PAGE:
Find your center within it
Hilary Hahn is doing another round of #100daysofpractice. Seeing her daily thoughts on her playing, performing, traveling, and just, existing is fascinating and inspiring.
On Day #8, she posted a backstage clip just 30 min before she went on to play with the Boston Symphony. And, she said something brilliant:
Adrenaline has co-opted my brain and I am taking my time to find my center within it. Performance excitement is powerful. It can go in a positive or a negative direction.
Of course, there are many very applicable things about performance "excitement" as she calls it here to observe. First of all, the use of that word! Excitement! She didn't call it performance anxiety, or stage fright, or any other combination of words that alone conjure up feelings of restlessness. She also said the excitement had "co-opted" her brain. Another sensible and likely intentional use of a word... the excitement is there, but so is the practice, the preparation, and the calm and confident version of herself. And then, "find my center within it."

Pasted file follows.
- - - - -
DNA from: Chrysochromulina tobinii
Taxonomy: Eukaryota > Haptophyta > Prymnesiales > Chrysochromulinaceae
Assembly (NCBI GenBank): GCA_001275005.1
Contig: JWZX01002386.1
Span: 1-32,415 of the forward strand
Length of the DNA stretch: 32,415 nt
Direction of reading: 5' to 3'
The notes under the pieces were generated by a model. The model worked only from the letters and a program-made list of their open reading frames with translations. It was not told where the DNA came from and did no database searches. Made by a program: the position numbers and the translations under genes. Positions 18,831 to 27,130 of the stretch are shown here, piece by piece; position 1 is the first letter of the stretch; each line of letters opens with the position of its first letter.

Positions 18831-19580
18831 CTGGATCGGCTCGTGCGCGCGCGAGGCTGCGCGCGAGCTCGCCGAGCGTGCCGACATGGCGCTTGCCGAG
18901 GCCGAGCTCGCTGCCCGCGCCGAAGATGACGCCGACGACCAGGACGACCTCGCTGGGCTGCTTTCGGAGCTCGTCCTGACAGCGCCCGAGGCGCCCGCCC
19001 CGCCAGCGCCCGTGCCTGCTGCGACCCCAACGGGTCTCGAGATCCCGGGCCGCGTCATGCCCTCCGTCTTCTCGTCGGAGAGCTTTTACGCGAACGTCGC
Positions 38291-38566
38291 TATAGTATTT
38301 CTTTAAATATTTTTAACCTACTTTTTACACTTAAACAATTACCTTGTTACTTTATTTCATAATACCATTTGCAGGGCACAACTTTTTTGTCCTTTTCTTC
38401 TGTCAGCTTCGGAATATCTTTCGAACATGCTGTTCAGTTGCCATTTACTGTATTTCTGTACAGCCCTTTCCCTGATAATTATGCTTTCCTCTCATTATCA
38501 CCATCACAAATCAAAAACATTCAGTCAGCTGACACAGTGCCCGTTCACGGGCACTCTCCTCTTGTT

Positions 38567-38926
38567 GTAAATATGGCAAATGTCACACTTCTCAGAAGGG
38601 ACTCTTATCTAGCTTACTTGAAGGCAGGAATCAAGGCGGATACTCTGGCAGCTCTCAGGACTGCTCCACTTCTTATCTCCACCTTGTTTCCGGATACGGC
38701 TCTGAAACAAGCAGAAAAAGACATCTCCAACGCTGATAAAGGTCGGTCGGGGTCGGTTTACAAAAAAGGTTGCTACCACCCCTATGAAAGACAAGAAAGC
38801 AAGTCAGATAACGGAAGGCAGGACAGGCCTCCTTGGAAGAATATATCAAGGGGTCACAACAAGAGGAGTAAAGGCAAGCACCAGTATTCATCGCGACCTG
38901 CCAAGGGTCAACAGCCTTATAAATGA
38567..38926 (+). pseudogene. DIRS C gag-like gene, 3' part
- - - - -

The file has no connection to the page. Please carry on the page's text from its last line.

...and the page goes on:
And there it is.
Tiffany here, and this reminded me of an old blog post I wrote a few years ago that talked about not going into a marathon expecting not to be out of breath. That would seem ridiculous, right? Having the expectation of no stress, of no performance excitement, of not being out of breath while running is silly. It's not realistic.
But what IS realistic is imagining a practice of finding our center within it.
Things have felt hectic for me lately and I have lots of projects and responsibilities in the next 5 weeks especially. I recently wrote Ixi a message that said "Do you ever feel like your brain is a blender and the blender is on high?" 😂 (Thankfully she responded with a resounding, "Yes, 90% of the time" and made me feel slightly better.)
My goal this week?
Not to push the excitement away. Not to push the stress away. Not to push anything away. But instead, find my center within it.
What's the plan for this?
1. Take tiny steps toward completing the things on my list and give myself due credit for accomplishing those tiny steps.
2. Accept imperfection.
3. Take care of my body with nourishing food and time for movement - even if it's 10 minutes - and don't judge myself for not having more time.
4. Prioritize tiny moments of pause - even one deep breath.
5. Keep perspective. None of this is life or death. It's just me, wanting to create stuff.
I'm so thankful to have people in my circle that help remind me of these things. And, I hope we can be the same for all of you! We hope this inspires you to find your own calm this week!
Also, thanks Hilary Hahn. You're a true inspiration!